Quantcast
Climate
Hurricane Harvey wrecks Valero gas station. Texas Military Department/Flickr

'Unseen Dangers' of Harvey: Petrochemical Plants Release 1 Million Pounds of Harmful Air Pollution

As some of the nation's largest crude processors and refineries shut down their facilities amid " unprecedented" rainfall and flooding from Harvey, residents nearby are reporting noxious, gaseous smells clouding the air.

"I've been smelling them all night and off and on this morning," Bryan Parras, from the environmental justice group TEJAS, told New Republic on Sunday.

Keep reading... Show less
Sponsored
Popular
Oil in the Niger Delta. Amnesty International Canada

Hundreds of Protesters Occupy Shell Plant in Nigeria, 11 Days and Counting

By Andy Rowell

The decades-long struggle for social and environmental justice in the Niger Delta continues, largely unseen by the wider world.

On Aug. 11, hundreds of people from the Niger Delta stormed the Belema flow station gas plant owned by Shell in the Rivers State region of the Delta. The plant transports crude oil to the Bonny Light export terminal, from where it is shipped overseas.

Keep reading... Show less
Climate
Shutterstock

Exxon, Shell Censured for Claiming Natural Gas Is 'Cleanest' Fossil Fuel

By Farron Cousins

For many years, a standard talking point from the fossil fuel industry and those who speak on the industry's behalf has been that natural gas is a cleaner alternative to conventional energy sources like coal and oil. This talking point is at least partially responsible for many people—including former President Barack Obama and his Secretary of Energy Ernest Moniz—believing that natural gas can act as a "bridge fuel" in the eventual shift from coal and oil to renewable sources of energy.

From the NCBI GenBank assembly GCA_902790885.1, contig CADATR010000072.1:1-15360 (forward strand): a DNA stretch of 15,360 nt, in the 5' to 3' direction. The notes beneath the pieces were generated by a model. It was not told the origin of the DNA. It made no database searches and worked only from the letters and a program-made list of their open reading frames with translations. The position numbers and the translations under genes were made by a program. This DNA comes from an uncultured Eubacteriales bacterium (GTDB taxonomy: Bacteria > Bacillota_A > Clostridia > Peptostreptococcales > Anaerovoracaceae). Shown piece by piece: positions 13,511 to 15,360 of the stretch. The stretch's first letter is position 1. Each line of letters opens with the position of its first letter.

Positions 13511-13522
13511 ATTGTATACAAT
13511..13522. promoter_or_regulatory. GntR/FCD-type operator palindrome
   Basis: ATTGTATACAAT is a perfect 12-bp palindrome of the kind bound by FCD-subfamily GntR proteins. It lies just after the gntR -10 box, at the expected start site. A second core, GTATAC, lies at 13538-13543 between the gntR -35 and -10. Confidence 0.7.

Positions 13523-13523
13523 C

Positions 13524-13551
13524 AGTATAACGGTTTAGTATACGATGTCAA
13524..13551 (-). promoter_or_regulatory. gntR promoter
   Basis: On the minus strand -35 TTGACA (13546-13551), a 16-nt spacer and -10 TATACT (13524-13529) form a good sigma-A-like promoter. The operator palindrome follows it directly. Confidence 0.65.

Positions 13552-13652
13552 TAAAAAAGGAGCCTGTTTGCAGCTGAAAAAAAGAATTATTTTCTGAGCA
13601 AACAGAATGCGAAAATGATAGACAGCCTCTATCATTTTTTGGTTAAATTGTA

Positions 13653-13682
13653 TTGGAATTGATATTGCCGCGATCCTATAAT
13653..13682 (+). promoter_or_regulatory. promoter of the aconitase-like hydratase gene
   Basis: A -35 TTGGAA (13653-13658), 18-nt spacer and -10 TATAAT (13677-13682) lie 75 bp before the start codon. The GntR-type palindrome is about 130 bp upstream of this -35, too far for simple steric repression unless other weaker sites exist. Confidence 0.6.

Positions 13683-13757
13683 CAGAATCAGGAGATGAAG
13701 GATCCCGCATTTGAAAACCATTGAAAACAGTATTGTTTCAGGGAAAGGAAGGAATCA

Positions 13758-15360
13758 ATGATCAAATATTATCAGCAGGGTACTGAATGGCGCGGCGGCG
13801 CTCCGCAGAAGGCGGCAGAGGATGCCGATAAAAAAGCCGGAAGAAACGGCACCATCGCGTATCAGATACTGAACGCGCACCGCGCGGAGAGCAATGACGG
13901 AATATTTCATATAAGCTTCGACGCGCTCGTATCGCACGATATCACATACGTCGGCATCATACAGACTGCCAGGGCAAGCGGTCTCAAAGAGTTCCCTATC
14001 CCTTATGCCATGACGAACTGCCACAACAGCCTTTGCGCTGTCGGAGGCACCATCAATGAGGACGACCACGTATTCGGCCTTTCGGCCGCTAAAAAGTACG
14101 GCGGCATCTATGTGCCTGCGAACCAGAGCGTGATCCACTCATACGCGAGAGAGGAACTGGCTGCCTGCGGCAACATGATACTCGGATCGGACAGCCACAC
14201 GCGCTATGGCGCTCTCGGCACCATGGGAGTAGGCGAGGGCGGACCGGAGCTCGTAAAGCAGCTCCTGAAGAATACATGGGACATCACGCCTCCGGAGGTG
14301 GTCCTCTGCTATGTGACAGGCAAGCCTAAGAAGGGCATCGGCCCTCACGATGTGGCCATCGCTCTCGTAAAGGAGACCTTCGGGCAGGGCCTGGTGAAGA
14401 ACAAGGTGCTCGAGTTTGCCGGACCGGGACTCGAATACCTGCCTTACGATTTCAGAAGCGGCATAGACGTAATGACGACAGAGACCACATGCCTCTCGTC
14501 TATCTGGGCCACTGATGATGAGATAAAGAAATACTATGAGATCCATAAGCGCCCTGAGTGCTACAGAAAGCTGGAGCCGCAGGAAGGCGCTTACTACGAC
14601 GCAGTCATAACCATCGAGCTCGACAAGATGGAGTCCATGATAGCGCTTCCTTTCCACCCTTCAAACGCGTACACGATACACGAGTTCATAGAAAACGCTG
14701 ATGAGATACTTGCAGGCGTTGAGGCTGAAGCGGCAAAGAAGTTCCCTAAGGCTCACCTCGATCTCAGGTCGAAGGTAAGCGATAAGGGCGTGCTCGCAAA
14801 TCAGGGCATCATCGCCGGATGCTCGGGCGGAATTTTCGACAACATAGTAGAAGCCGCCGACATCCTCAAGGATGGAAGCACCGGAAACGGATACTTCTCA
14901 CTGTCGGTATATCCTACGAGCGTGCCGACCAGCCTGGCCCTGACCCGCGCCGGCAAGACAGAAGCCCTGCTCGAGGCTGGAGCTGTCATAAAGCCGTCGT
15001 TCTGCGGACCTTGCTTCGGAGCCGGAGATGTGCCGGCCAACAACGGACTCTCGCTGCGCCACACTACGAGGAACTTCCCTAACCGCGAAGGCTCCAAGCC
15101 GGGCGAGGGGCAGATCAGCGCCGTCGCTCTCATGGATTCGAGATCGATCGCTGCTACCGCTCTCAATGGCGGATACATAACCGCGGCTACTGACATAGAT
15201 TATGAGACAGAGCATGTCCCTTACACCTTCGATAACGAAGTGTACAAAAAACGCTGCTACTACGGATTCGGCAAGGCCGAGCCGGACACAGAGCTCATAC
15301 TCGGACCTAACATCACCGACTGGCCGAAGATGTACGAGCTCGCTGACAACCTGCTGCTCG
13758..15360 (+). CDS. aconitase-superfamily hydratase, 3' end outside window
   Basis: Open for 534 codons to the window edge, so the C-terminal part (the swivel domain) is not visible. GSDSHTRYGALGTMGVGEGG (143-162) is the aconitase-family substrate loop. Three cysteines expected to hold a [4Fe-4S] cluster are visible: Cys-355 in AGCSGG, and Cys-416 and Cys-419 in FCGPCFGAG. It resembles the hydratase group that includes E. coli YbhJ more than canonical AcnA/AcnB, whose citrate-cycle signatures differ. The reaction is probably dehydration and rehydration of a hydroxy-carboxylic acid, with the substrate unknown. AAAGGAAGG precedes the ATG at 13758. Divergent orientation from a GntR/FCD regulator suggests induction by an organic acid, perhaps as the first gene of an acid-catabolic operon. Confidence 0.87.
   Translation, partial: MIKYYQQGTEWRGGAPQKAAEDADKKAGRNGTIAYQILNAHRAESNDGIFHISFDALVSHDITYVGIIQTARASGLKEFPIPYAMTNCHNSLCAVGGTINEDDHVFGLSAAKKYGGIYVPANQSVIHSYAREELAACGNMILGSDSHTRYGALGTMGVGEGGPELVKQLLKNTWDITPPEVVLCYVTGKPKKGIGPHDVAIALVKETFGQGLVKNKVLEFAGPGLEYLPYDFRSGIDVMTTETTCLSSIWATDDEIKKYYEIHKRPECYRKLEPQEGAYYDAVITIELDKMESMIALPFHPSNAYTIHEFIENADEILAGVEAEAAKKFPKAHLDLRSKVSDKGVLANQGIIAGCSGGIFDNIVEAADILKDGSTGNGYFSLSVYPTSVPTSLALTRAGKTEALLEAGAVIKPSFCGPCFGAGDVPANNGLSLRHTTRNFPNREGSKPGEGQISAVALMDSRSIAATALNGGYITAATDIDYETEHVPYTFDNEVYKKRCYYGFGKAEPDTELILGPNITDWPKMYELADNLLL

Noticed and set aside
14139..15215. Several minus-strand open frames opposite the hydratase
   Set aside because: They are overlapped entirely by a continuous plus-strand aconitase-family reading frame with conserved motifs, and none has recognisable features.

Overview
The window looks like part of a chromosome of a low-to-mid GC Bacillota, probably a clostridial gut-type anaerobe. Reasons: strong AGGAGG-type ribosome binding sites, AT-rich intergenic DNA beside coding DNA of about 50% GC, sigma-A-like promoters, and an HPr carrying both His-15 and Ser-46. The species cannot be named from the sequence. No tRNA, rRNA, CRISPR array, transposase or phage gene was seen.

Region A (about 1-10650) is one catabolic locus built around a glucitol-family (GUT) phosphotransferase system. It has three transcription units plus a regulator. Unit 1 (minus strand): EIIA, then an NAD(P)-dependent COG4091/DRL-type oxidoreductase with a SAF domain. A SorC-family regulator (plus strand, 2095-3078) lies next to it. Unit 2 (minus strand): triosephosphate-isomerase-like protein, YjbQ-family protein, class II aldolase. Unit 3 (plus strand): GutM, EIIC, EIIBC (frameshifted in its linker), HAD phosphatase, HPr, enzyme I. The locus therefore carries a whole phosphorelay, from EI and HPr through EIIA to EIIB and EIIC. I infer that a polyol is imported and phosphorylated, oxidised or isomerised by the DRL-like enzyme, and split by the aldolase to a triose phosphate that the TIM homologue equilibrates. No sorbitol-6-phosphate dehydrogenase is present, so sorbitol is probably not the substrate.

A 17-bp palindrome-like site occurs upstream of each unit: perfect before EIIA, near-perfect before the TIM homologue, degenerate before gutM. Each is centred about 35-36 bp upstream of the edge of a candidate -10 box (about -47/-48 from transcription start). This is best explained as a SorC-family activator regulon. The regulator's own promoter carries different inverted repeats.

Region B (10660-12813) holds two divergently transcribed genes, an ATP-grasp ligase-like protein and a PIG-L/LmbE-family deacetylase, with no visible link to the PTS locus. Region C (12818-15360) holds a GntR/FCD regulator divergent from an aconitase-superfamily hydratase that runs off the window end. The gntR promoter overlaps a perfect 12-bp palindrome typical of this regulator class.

But the truth is a lot more complicated than a talking point, something which a Dutch advertising watchdog has recognized as it takes two fossil fuel companies to task over misleading ads about natural gas being the "cleanest of all fossil fuels."

Keep reading... Show less
Popular
Marin Sea Level Rise / Facebook

California Counties Sue Big Oil for Sea Level Rise Damages

Three California municipalities filed lawsuits Monday against 37 of the world's biggest fossil fuel companies, including Chevron, Exxon and Royal Dutch Shell. The legal challenges, brought by Marin and San Mateo counties and the city of Imperial Beach, allege that the companies knew about the harm of burning fossil fuels and therefore should pay for current and future damages to the municipalities due to climate change.

Keep reading... Show less
Climate

These 100 Companies Are to Blame for 71% of Greenhouse Gas Emissions Since 1988

New research claims that just 100 fossil fuel producers are to blame for 71 percent of industrial greenhouse gases since 1988, the year human-induced climate change was officially recognized through the establishment of the Intergovernmental Panel on Climate Change (IPCC).

Despite the landmark establishment, the oil, coal and gas industry has expanded significantly and has become even more carbon-intensive since 1988, according the 2017 Carbon Majors report from the environmental not-for-profit CDP.

Keep reading... Show less
Sponsored
Popular

How This Oil Giant Influences Curriculum at Top Dutch University

By Emma Howard

Shell has a contractual agreement with a major Dutch university, which allows the oil giant to influence its curriculum, according to documents seen by Energydesk.

Keep reading... Show less
Climate

What Shell Knew About Climate Change in 1991

By Nadia Prupis

Oil giant Shell also knew of the dangers of climate change decades ago, while it continued to lobby against climate legislation and push for fossil fuel development, a joint investigation by The Guardian and the Dutch newspaper The Correspondent revealed Tuesday.

Keep reading... Show less
Sponsored
Fracking

Direct Action Campaigns Worldwide Target Fossil Fuel Industry

EcoWatch

By Lauren Berlekamp

As the summer heats up, awareness is quickly escalating across the world as different direct action campaigns target a common denominator: the fossil fuel industry.

Earlier this year, organizers including 350.org launched the Summer Heat and Fearless Summer campaigns, calling for a global uprising to "peacefully but firmly" stand up to the industry that is wrecking our future.